The Martin Luther King Jr. National Memorial in Washington D.C. honors the civil rights leader. A trial in Atlanta is scheduled for February to determine the fate of his Nobel Peace Prize and traveling Bilble.
Atlanta—A week before the Academy Awards honors Selma, the acclaimed film focusing on the Rev. Martin Luther King Jr.’s historic civil rights march to Montgomery, Alabama, a trial is scheduled that pits the civil rights leader’s children against one another to determine the future of the civil rights leader’s iconic possessions. Estate of Martin Luther King, Jr., Inc. v. Bernice King, 2014CV241929
King’s sons, Dexter and Martin Luther King III, representing King’s estate, have sued their sister, Dr. Bernice King, CEO of the King Center for Nonviolent Social Change, seeking to recover their father’s 1964 Nobel Peace Prize and his traveling Bible. The suit stems from a decision last year by the estate’s executive board, comprised of the three children, in which King’s two sons voted to sell the Bible and Peace Prize. Bernice King, whose King Center had held the property on loan from the estate, refused.
Trial in the case is scheduled to begin February 16 in Fulton County Superior Court before Judge Robert McBurney, while the property remains in court possession.
The suit is one of a number of disputes among the siblings concerning their father’s property, though at least one suit between the parties has resolved. Last Thursday, the estate announced it had dropped its claim seeking to revoke the King Center’s right to use the civil right’s leader’s name and image unless Bernice King was removed as its CEO. That suit alleged that historically important documents had been left unsecured and susceptible to mold, mildew, and theft.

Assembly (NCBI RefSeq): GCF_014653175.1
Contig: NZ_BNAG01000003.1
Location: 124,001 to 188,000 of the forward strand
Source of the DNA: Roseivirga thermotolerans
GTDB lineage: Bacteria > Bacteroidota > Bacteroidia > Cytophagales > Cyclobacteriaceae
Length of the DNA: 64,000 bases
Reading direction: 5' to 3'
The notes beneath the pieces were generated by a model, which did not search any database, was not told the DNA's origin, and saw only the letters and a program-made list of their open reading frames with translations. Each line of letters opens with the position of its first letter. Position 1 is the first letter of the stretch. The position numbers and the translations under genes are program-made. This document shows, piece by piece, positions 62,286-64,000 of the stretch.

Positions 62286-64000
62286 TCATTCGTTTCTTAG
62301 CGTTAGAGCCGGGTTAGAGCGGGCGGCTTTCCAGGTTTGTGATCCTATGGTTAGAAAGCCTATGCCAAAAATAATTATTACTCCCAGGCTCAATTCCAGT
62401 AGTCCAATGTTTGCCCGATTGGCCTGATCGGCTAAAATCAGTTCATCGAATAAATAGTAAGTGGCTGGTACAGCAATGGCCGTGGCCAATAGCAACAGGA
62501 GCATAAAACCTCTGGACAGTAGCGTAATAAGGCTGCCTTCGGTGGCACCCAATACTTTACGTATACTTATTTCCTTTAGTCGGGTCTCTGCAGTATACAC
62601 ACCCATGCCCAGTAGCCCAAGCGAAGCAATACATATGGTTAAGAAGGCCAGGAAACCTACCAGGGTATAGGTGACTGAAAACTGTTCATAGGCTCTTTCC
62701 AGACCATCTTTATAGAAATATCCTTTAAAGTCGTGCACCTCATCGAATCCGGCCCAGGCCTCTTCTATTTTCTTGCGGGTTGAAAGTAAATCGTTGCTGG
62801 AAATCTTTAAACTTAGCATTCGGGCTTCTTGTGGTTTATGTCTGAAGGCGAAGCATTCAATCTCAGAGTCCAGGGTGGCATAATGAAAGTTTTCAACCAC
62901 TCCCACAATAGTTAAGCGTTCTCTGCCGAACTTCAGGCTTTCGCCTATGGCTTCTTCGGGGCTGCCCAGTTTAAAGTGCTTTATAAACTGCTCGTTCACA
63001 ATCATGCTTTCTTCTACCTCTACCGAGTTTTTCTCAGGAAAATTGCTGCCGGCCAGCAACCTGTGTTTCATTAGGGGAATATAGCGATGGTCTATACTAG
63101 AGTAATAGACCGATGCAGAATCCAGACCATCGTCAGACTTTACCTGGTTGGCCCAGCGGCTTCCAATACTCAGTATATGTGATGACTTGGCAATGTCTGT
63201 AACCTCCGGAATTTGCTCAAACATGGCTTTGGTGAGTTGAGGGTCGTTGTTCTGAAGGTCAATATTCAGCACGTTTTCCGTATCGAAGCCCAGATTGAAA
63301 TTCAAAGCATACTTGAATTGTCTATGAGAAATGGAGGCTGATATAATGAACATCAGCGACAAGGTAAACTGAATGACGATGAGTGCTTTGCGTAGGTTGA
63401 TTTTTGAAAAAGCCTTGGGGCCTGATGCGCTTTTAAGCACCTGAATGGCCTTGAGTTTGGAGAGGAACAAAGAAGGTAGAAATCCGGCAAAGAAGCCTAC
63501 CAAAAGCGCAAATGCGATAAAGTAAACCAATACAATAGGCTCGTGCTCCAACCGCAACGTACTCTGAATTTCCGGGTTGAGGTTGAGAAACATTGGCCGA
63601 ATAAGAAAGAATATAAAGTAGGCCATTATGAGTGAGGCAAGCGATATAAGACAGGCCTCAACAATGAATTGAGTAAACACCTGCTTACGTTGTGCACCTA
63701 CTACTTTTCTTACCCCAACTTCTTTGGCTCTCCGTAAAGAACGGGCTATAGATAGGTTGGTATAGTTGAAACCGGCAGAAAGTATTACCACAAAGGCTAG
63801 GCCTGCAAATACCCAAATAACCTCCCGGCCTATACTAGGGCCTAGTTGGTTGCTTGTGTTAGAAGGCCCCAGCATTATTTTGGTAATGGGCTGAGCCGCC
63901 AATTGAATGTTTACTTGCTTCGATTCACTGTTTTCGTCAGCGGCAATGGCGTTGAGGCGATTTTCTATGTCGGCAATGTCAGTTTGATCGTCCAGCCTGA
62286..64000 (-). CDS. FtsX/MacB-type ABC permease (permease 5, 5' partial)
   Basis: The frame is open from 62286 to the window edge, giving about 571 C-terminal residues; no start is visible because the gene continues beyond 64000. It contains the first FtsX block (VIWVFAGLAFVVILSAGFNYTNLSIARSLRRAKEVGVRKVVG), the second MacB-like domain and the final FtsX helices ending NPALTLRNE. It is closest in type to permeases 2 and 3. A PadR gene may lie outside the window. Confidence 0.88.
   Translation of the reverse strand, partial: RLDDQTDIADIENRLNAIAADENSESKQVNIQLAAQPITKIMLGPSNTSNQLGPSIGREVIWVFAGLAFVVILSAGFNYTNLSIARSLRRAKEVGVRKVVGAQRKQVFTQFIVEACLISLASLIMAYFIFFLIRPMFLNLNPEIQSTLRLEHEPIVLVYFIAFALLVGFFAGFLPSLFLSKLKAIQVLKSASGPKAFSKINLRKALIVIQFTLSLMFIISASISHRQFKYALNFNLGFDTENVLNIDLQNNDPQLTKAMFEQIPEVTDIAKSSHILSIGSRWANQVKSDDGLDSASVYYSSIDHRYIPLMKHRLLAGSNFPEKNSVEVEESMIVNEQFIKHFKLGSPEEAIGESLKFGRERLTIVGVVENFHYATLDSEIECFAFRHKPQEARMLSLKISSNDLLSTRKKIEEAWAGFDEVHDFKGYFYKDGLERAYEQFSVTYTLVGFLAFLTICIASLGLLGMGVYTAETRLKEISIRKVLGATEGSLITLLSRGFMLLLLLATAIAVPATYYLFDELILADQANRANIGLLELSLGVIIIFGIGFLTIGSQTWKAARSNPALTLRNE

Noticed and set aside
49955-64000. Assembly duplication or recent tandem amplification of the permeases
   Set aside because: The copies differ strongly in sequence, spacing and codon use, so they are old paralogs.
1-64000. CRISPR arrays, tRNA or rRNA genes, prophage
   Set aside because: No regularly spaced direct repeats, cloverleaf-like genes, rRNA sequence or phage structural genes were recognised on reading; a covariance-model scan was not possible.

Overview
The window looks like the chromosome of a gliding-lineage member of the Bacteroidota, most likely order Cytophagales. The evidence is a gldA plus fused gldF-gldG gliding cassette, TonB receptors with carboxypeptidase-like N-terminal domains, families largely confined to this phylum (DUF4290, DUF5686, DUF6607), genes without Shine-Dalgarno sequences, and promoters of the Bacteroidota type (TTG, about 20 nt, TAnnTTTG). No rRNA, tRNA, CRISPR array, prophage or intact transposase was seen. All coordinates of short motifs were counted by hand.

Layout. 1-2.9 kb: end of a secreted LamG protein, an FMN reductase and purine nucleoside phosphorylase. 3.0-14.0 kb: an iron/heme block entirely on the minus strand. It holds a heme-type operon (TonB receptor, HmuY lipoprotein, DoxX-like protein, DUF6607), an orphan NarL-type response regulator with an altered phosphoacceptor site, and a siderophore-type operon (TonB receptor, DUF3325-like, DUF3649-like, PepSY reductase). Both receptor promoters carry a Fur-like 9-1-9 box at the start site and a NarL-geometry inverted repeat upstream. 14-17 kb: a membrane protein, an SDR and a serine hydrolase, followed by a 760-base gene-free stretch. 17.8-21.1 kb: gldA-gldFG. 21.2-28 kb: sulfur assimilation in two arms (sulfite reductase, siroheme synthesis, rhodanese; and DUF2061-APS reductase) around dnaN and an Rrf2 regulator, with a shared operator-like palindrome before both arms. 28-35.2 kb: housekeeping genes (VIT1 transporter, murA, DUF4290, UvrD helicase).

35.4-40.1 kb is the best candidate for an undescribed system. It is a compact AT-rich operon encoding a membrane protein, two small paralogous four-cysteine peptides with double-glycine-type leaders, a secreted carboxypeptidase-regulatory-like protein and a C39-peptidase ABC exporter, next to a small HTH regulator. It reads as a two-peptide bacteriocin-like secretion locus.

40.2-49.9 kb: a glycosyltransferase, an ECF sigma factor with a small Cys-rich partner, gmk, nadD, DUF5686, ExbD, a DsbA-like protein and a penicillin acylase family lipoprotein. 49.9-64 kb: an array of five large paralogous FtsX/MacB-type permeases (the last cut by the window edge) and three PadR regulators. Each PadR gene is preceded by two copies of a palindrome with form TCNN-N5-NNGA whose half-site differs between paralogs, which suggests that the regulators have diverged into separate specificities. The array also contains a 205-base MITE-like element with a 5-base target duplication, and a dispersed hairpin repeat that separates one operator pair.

Beyond the lasting historical significance of the items at the center of the current litigation—King’s traveling Bible was used when President Barack Obama took his Oath of Office in 2012—millions of dollars are at stake. An Associated Press story reports that the 1964 Nobel Peace Prize alone could sell for up to $20 million if King’s sons prevail in their claim.
King, who was assassinated in 1968, left no will. His estate passed from his widow, Coretta Scott King, to King’s children upon her death in 2006. That year King’s heirs sold a collection of more than 10,000 of his personal documents for $32 million. That collection is now housed at the civil rights leader’s alma mater, Morehouse College, according to the AP.
CVN will cover the case as it progresses.
- Nicole Jennings Wade, representing the plaintiff, the Estate of Martin Luther King Jr. Inc.
- Eric L. Barnum, representing the defendant, Bernice King.